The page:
Chinese astronauts debuts spacewalk
| BEIJING -- Chinese astronaut Zhai Zhigang slipped out of the orbital module of ShenzhouVII Saturday afternoon, starting China's first spacewalk or extravehicular activity (EVA) in the outer space.
Donning a US$4million homemade Feitian space suit, Zhai waved to the camera mounted on the service module after pulling himself out of the capsule in a head-out-first position, video monitor at the Beijing Aerospace Control Center (BACC) showed.
"ShenzhouVII is now outside the spacecraft. I feel well. I am here greeting the Chinese people and people of the whole world," the 42-year-old astronaut reported to the ground control in Beijing.
Video monitor at the ground control showed Zhai slowly moved towards a test sample of solid lubricant placed outside the orbital module. He took the sample and handed it over to Liu Boming, who stayed in the orbital module and closely monitored Zhai's moves.
After the handover, Zhai, who dreamed of flying into space as an impoverished teenager, started the core part of the space adventure, spacewalk.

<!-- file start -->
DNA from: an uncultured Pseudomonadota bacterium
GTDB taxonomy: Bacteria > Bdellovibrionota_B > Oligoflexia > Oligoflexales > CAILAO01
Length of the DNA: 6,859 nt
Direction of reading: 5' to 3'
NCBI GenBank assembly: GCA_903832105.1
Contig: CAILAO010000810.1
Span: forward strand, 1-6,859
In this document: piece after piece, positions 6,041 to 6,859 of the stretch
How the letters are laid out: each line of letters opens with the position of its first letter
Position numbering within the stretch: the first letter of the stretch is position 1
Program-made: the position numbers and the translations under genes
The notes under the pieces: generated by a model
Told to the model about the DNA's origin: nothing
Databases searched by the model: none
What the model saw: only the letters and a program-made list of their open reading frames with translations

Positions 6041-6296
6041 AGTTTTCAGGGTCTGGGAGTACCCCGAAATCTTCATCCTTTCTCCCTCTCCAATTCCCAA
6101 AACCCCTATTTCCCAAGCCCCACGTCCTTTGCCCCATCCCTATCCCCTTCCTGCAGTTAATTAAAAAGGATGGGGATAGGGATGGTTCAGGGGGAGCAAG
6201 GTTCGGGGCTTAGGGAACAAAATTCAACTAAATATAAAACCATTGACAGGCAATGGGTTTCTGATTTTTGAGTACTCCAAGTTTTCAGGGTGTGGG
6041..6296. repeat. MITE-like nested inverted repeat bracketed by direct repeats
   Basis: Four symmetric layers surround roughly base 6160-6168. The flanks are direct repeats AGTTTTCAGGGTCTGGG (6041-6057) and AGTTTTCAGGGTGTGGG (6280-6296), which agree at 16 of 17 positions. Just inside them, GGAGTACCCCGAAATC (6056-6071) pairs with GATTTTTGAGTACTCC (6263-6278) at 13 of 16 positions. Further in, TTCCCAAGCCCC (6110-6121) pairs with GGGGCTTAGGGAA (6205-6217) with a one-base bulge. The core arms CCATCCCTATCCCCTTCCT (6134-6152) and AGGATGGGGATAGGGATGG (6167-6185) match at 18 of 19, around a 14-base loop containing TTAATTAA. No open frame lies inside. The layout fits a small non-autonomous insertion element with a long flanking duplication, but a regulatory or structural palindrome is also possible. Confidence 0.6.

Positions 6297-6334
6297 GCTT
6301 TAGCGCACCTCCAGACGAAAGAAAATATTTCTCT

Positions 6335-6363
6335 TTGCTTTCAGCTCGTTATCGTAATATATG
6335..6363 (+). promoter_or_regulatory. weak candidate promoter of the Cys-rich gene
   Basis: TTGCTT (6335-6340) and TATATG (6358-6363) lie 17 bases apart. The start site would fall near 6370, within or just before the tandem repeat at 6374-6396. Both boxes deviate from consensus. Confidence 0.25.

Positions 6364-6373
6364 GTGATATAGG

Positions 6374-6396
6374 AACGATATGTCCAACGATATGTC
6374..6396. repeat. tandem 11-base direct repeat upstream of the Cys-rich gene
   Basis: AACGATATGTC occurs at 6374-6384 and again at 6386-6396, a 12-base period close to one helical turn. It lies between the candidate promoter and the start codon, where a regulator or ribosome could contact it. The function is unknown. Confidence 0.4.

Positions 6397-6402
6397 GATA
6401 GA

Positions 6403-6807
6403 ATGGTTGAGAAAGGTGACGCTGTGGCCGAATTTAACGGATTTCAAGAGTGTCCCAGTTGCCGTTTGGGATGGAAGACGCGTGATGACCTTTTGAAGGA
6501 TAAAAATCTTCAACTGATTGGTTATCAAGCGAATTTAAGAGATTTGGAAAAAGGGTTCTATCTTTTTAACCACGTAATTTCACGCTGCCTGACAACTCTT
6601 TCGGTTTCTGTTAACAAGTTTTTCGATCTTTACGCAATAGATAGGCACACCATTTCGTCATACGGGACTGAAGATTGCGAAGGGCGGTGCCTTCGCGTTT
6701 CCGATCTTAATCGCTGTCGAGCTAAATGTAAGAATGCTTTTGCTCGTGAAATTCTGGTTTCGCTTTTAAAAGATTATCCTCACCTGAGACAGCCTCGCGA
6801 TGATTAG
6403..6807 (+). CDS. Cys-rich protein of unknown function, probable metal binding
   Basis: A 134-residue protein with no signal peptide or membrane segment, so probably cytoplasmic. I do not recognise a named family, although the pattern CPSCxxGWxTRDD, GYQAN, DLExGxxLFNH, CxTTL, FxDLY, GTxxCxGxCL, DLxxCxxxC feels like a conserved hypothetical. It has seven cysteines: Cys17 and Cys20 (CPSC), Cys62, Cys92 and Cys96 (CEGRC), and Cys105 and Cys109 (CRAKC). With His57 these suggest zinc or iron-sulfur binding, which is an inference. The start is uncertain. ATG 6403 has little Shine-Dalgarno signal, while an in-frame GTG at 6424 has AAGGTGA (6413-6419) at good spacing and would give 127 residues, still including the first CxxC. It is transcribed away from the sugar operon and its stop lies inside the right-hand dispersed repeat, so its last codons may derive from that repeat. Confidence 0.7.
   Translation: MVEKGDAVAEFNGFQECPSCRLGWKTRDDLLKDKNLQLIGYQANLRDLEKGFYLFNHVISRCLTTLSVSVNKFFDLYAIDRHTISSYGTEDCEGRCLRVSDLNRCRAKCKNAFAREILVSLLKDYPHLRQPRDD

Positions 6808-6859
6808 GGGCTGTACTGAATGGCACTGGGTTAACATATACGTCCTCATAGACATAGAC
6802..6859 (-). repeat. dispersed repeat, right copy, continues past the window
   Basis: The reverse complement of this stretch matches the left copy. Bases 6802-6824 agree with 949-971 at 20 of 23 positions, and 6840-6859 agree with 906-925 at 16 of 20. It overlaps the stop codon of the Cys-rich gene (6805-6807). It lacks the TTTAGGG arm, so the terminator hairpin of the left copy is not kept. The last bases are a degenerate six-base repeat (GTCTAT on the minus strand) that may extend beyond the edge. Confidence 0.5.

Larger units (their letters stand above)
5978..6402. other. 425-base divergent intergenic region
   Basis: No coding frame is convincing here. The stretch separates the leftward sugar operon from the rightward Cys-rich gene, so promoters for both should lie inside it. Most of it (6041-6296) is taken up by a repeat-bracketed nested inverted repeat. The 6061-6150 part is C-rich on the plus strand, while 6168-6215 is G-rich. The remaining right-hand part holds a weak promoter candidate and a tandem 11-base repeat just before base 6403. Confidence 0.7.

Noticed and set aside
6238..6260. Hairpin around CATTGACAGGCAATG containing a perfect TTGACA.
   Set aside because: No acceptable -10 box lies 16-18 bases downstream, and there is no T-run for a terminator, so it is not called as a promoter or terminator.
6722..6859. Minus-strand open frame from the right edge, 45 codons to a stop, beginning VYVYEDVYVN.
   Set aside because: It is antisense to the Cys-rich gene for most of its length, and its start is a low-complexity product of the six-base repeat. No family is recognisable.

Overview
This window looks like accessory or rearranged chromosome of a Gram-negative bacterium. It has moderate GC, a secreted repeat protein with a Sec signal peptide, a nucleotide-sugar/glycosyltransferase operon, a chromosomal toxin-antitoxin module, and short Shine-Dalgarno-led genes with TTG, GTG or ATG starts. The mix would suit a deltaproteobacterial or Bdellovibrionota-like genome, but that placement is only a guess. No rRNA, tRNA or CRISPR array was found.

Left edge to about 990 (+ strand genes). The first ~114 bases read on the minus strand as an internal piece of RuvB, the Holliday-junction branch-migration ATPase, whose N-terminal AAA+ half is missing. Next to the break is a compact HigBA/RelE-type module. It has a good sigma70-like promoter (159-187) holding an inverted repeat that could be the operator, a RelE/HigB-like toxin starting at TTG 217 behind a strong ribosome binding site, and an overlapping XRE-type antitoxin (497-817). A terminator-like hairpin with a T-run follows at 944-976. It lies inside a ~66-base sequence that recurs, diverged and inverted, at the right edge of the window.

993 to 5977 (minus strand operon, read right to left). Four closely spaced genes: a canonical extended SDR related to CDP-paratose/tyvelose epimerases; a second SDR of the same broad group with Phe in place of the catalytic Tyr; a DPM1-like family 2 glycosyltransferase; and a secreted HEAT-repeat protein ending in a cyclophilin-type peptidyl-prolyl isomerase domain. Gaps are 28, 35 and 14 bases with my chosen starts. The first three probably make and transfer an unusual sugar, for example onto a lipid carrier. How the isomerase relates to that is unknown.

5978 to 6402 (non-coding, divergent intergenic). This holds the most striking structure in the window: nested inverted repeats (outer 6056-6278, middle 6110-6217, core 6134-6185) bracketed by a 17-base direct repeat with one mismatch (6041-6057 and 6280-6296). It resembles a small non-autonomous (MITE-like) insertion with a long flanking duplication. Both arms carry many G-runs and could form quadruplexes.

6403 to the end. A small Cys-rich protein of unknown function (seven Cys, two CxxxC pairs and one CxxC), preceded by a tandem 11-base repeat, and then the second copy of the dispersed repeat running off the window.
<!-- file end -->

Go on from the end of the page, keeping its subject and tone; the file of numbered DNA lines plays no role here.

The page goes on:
The astronaut, tethered to the spacecraft with two safety wires and a long electric "cord" providing oxygen and communications, moved slowly along.
The ShenzhouVII spacecraft took off from northwest China's Jiuquan Satellite Launch Center at 9:10 pm on Thursday, and is scheduled to land on the Inner Mongolia steppe on Sunday.
In this video grab taken on Friday, September 27, 2008 from China Central Television, Chinese astronaut Zhai Zhigang (R) waves a Chinese national flag as he conducts China's first spacewalk.